By Hillel Aron
By Joseph Tsidulko
By Patrick Range McDonald
By David Futch
By Hillel Aron
By Dennis Romero
By Jill Stewart
By Dennis Romero
Yet as is evident from his rogues' gallery of male rapists, killers and just plain sick fucks, LaBute's biggest problem isn't with women, but with his own sex. "Yeah," he admits, "there's a preponderance of bad men in my work." One overly reductive explanation is his father, who was absent from home because of his hours on the road, and LaBute avers that "often there were periods of tension when he was around, because he was a very strong personality." But his take on men and women and the space between them seems more complex than this freeze-dried pop psychology. In the spirit of confession, the filmmaker volunteers that his interest in suspect male behavior may spring from his patriarchal church, or may be one of the reasons he was drawn to the church in the first place.
"I was once asked if it could have been two women who plotted together in In the Company of Men," he says. "I said that it seemed particularly male, and what it was was the hunt, which was as exciting to them as the capture. A woman could be as deceptive and harsh, but it would be a singular attack rather than something that was done in that sort of one-upmanship." LaBute isn't a misogynist, but his tendency for letting women more easily off the hook proves that neither is he an enlightened feminist. Two of the plays in bashfeature characters who kill their children. The crime committed by the woman, as well as its rationale, is telegraphed by the play's title, medea redux; the man kills his baby for purely selfish reasons in a play titled iphigenia in orem(as in Orem, Utah). A restless thinker who calls himself cynical and hopeful at once, LaBute is finally far more preoccupied with questions of sin and guilt than with those of gender. "There's been a thread of betrayal through a lot of the things I've written because I think that is the most potent thing that happens between people, and people who profess to know each other well," he says. "Intimate betrayals are infinitely fascinating."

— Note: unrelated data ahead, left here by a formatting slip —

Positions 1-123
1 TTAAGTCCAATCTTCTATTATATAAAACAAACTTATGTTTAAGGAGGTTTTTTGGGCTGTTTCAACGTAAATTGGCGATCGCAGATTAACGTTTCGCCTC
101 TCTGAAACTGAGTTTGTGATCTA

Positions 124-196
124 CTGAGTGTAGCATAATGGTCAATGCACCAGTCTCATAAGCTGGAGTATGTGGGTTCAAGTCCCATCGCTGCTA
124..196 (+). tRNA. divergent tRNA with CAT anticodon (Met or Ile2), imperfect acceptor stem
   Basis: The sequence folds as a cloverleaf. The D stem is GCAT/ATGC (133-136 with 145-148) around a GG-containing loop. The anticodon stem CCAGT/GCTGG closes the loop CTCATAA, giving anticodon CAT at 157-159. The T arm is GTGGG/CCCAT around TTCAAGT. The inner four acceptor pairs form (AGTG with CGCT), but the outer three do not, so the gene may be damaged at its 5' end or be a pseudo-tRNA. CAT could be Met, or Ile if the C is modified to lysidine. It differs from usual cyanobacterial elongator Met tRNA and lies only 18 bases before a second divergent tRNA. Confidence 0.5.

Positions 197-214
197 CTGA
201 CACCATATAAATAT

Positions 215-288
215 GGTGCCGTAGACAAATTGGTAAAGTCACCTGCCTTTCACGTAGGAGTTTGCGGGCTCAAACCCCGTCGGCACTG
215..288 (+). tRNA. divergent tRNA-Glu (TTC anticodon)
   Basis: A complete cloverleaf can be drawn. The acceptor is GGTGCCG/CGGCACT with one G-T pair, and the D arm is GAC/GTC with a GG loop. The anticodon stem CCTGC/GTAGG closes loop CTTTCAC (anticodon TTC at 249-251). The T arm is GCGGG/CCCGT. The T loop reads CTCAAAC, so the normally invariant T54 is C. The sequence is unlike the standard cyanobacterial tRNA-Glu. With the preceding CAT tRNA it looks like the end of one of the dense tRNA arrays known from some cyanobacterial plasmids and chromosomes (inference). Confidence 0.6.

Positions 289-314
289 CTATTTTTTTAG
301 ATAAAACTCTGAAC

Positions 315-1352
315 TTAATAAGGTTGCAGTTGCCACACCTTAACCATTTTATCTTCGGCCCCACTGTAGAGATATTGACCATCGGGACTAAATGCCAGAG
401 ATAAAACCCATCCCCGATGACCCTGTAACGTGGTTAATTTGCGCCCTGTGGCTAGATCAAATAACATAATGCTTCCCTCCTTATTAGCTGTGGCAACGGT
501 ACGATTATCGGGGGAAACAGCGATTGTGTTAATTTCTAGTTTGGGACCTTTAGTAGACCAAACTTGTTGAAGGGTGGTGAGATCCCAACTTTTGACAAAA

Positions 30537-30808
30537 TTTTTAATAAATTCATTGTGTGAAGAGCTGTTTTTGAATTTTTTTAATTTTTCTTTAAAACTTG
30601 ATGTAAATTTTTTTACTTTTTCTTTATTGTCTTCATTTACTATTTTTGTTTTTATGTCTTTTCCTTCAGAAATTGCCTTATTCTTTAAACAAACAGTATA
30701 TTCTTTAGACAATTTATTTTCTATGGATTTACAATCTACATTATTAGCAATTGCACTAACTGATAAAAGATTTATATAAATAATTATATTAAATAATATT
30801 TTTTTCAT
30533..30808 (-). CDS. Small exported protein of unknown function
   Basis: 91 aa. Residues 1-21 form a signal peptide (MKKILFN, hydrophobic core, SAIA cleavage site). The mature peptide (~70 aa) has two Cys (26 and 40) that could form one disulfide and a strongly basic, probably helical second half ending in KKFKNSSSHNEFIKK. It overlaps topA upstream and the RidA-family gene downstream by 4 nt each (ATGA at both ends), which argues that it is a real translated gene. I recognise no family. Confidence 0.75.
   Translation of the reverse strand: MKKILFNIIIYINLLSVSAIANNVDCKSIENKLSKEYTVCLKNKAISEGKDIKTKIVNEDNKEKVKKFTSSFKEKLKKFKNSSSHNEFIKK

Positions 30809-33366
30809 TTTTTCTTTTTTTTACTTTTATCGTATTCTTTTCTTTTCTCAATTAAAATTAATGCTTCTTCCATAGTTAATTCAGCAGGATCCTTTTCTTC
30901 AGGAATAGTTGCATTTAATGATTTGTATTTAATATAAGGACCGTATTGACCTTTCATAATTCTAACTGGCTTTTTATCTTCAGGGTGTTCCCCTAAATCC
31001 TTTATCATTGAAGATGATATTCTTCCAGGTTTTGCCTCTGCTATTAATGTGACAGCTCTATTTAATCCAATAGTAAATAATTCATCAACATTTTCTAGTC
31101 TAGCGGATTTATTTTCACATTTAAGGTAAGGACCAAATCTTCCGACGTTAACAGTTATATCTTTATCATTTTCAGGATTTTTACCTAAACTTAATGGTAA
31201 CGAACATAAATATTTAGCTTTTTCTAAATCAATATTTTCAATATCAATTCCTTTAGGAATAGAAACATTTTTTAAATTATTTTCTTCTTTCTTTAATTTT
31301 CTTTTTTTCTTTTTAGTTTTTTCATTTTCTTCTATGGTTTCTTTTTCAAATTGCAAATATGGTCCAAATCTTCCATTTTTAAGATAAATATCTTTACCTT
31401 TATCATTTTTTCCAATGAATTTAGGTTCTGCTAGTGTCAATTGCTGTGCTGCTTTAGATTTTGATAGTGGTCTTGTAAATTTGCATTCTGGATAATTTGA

"She wanted more out of life?"
"No, she just wants something out of life."
IT MAKES A FUNNY KIND OF SENSE THAT THE center of LaBute's newest film -- its driving moral conscience, its victim and hero, its bleeding heart and occasional object of ridicule -- is a woman. As the ã emotionally abused wife of another of Aaron Eckhart's memorable shitheads, Zellweger's Betty Sizemore endures a crucible of emotional abuse familiar from LaBute's other work, but she endures with greater grace, perhaps because the director is kinder toward her. The character is by far the most sympathetic in his films, but she's not a thornless rose. There's a sickening undertow to Betty's wholesomeness, to the naiveté that skews sweet, then pathological, and at times makes her the scariest character in the film. It's a dark, almost covert vision of female banality and hollowness -- emotional, psychological and intellectual -- that is absolutely pitiless. As unfair a comparison as this may be, it recalls a story LaBute tells about one of his writing classes at NYU, in which an exercise was to "'write the most disgusting scene you can imagine, the most awful, vile scene.'
"Of course," he says, "you'd get these scenes that people would bring in like 'Interior. Anus. Day.' We went through any number of those kinds of scenes. I knew that the scene I wrote would be perfect if I could just let enough people go first, [with their scenes featuring] the festering back of some awful gnome, you know, terrible dripping oozing kinds of scenes, right? And they get to mine, and it's the most lovely garden party, and it's just women sitting around extolling the virtues of being women. I only wrote it just to poke everybody. To have them go, 'That's the worst thing you could write, that's the most horrible?' And I said, 'Yeah. I couldn't imagine anything worse than a bunch of women sitting around talking like that.'" LaBute may be adept at creating all manner of human monsters to scare us, but you get the feeling that what he finds most frightening is the absence of meaning, in art and in life. Betty doesn't glorify the virtues of womanhood -- she's more interesting than that -- but she embodies LaBute's preoccupations more fully than any of his previous film characters. And if she is also his most sympathetic screen creation, it may be because she is the most autobiographical -- in Betty you see a self struggling to find meaning, in the world and within.
So far the response to Nurse Betty hasn't been as outraged as the response to LaBute's garden party, but the film has raised the question of whether its director has gone off track. The latest issue of the British film magazine Sight and Sound carries the cover line "Has Neil LaBute Gone Soft?" (According to the article, the answer is yes.) It's easy to imagine one of LaBute's own male characters spitting out this nasty double entendre, but it's one that has been making the critical rounds since the film debuted at Cannes. There are some LaBute partisans who are disappointed that the film isn't more persuasively personal. Ironically, the very fact that it doesn't seem wholly LaBute -- the camera doesn't mime the dead-eye stare of the first two films, and the dialogue is more closely tethered to the plot -- may end up bringing the director new fans, including critics who have previously dismissed his work.